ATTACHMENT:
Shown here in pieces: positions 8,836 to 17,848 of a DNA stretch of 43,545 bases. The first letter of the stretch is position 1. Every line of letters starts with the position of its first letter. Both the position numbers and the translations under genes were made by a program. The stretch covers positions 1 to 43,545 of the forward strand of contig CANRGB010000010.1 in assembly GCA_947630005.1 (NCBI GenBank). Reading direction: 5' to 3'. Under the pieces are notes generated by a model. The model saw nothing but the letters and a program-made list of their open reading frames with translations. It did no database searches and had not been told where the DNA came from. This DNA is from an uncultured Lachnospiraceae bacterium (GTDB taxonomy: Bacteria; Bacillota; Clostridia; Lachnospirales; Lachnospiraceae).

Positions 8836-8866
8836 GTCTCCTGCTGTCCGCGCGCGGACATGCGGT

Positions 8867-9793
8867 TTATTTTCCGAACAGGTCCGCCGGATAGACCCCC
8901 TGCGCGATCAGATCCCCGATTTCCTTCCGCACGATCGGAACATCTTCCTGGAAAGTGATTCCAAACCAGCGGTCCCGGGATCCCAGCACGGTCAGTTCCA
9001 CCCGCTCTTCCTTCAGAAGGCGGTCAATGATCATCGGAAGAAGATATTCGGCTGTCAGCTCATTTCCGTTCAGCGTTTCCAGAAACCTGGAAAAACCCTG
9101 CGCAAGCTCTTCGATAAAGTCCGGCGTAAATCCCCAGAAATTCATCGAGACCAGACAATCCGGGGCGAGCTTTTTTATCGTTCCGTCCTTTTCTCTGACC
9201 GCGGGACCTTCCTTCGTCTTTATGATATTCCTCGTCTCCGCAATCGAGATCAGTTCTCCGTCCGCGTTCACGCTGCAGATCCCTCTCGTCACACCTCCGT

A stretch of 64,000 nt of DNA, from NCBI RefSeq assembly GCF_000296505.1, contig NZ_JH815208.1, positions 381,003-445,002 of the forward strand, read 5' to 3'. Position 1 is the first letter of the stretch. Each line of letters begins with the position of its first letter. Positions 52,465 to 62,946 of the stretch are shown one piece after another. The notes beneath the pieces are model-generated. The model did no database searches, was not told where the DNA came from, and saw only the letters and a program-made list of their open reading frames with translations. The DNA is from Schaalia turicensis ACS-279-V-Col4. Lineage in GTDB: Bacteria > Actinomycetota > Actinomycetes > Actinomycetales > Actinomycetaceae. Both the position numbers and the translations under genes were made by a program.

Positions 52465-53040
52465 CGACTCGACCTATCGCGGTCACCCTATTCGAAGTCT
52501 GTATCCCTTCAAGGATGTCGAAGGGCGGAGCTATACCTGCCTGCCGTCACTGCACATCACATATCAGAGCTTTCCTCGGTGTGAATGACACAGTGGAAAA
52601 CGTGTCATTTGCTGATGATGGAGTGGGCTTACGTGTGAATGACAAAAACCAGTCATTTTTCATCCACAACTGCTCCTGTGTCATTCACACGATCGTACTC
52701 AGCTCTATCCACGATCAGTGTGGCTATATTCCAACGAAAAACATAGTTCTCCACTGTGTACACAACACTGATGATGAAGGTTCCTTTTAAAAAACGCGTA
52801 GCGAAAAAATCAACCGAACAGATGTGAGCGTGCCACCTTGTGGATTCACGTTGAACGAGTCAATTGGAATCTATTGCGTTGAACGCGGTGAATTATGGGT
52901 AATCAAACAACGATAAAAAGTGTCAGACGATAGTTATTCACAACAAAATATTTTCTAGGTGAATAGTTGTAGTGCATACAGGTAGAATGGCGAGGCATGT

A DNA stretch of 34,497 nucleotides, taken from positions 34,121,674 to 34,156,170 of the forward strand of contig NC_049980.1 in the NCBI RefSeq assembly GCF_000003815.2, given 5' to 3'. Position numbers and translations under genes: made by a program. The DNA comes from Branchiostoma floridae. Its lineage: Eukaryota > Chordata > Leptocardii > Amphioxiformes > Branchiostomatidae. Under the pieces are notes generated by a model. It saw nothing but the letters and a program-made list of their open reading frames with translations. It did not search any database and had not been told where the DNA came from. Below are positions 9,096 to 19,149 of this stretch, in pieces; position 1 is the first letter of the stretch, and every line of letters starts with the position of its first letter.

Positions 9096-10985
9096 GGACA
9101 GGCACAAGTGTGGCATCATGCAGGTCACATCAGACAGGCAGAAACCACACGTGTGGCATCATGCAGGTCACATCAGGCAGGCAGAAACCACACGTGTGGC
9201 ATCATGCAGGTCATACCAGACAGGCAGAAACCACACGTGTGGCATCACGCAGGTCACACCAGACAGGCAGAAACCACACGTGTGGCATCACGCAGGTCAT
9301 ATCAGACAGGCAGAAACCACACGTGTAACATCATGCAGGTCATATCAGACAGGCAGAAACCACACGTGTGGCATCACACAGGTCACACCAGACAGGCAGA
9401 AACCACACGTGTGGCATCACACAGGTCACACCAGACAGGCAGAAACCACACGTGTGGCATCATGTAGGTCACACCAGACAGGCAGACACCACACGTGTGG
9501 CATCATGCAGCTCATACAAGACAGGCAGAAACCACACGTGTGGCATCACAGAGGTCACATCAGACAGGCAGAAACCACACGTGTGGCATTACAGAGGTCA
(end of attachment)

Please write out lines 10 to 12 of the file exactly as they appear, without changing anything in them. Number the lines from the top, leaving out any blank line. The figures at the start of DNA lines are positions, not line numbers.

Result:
A stretch of 64,000 nt of DNA, from NCBI RefSeq assembly GCF_000296505.1, contig NZ_JH815208.1, positions 381,003-445,002 of the forward strand, read 5' to 3'. Position 1 is the first letter of the stretch. Each line of letters begins with the position of its first letter. Positions 52,465 to 62,946 of the stretch are shown one piece after another. The notes beneath the pieces are model-generated. The model did no database searches, was not told where the DNA came from, and saw only the letters and a program-made list of their open reading frames with translations. The DNA is from Schaalia turicensis ACS-279-V-Col4. Lineage in GTDB: Bacteria > Actinomycetota > Actinomycetes > Actinomycetales > Actinomycetaceae. Both the position numbers and the translations under genes were made by a program.

Positions 52465-53040
52465 CGACTCGACCTATCGCGGTCACCCTATTCGAAGTCT